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Nursing students get new hope for graduating on time

Updated: May 13, 2020

Graduating nurses prepare to enter the war on COVID-19.

By Staff Writers Gene Wickham, Solomon Smith

May 13 Update: In his most recent Town Hall, Valley College President Barry Gribbons confirmed nursing students will be able to fulfill requirements by volunteering at COVID-19 testing locations.

“While I understand that there is still work to be done to secure necessary clinical sites, this is an important step,” Gribbons added.

Another show of support for the nursing program was announced when the LAVC Foundation was awarded $4,500 from the Foundation for California Community Colleges, in partnership with the CCC Chancellor’s Office from the First Response Healthcare Student Support Fund.

“This will provide 10 nursing students with $450 each,” Gribbons emphasized. “Raul [Castillo] acknowledged and thanked the LAVC Nursing Department, particularly Preetha Puthiakunnel and Erik Reyes. I want to join Raul in our thanks and to also add my thanks to the LAVC Foundation.”

Original story follows:


The coronavirus pandemic has forced many nursing students to miss vital clinical rotations, threatening their ability to matriculate, but Valley College has made adjustments to its program to ensure this year’s class graduates on schedule.

The Associate Degree Nursing Program at Valley offers a Registered Nurse (RN) program which enables their graduates to take the National Council Licensure Examination (NCLEXRN) test. According to, this test enables RNs to apply for positions in the health industry. In addition, nurses can transfer to a four-year college to pursue the higher Nurse Practitioner degree. To qualify for any of these degrees, a nursing student needs practical clinical hours. Valley President Barry Gribbons was informed about a policy change to the clinical rotation requirements that will help students graduate on time.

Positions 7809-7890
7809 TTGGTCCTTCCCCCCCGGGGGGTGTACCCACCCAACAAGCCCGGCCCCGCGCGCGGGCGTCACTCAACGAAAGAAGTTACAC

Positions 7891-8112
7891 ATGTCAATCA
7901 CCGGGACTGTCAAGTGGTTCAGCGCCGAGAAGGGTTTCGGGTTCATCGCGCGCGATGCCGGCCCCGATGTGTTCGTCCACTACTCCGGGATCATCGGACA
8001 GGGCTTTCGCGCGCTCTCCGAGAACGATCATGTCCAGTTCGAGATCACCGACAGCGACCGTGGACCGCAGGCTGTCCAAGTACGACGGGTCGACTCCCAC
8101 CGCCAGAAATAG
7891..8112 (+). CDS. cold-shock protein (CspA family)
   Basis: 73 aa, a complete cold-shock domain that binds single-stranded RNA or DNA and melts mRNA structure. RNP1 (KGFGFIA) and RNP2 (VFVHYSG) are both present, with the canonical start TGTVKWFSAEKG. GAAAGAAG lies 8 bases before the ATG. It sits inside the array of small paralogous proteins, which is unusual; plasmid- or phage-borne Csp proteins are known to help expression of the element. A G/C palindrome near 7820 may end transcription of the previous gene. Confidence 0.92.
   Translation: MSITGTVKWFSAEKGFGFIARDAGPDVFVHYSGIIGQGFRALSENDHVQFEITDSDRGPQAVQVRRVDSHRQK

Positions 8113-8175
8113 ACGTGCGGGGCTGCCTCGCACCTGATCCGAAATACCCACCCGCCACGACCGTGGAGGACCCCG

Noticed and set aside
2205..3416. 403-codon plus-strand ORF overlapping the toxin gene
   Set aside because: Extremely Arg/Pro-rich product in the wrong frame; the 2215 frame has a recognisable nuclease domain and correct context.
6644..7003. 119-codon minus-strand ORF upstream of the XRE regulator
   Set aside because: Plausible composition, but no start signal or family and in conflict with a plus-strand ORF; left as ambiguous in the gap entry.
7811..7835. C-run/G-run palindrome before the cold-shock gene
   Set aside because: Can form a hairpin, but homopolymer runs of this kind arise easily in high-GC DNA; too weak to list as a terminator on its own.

“The Nursing Board did change the percentage of the clinical hours that could be done by simulation,” Gribbons said. “Hopefully it helps the students to graduate without too much of a delay.”

Because of the California State Nursing Board’s requirement with nursing simulations and clinical rotations, nursing students have been concerned with their timely graduation and their participation in stressed hospitals.

The school has other speciality medical programs like EMT and respiratory therapist. After the initial reports of COVID-19 from Washington State and Northern California in February, the looming health crisis became apparent. Stay-at-home orders and rising numbers of infected have led California Gov. Gavin Newsom to post orders asking for more volunteers to help with the pandemic — including qualified healthcare workers. On April 7, Newsom premiered the California Health Corp website, with links and information for signing up —

“We need you and we encourage you to take a look at that website," Newsom said. He pointed out the website's simplicity using "five simple steps." The governor has included retirees, soon-to-graduate medical students including doctors, student nurses and more.

The White House recently projected the possible American virus death toll between 100,000 and 240,000. With the current situation expected to extend into the summer, states across the nation are requesting more medical assistance.

After 19 months pursuing the Registered Nursing degree, Valley nursing students are seeking answers. Gribbons understood their concerns. “I don’t think it can completely resolve any of the problems with any of the cohorts,” Gribbons responded, “but I do believe it will help.”

Because of the pandemic, the Valley Nursing program has extended its program application from April to May 20.

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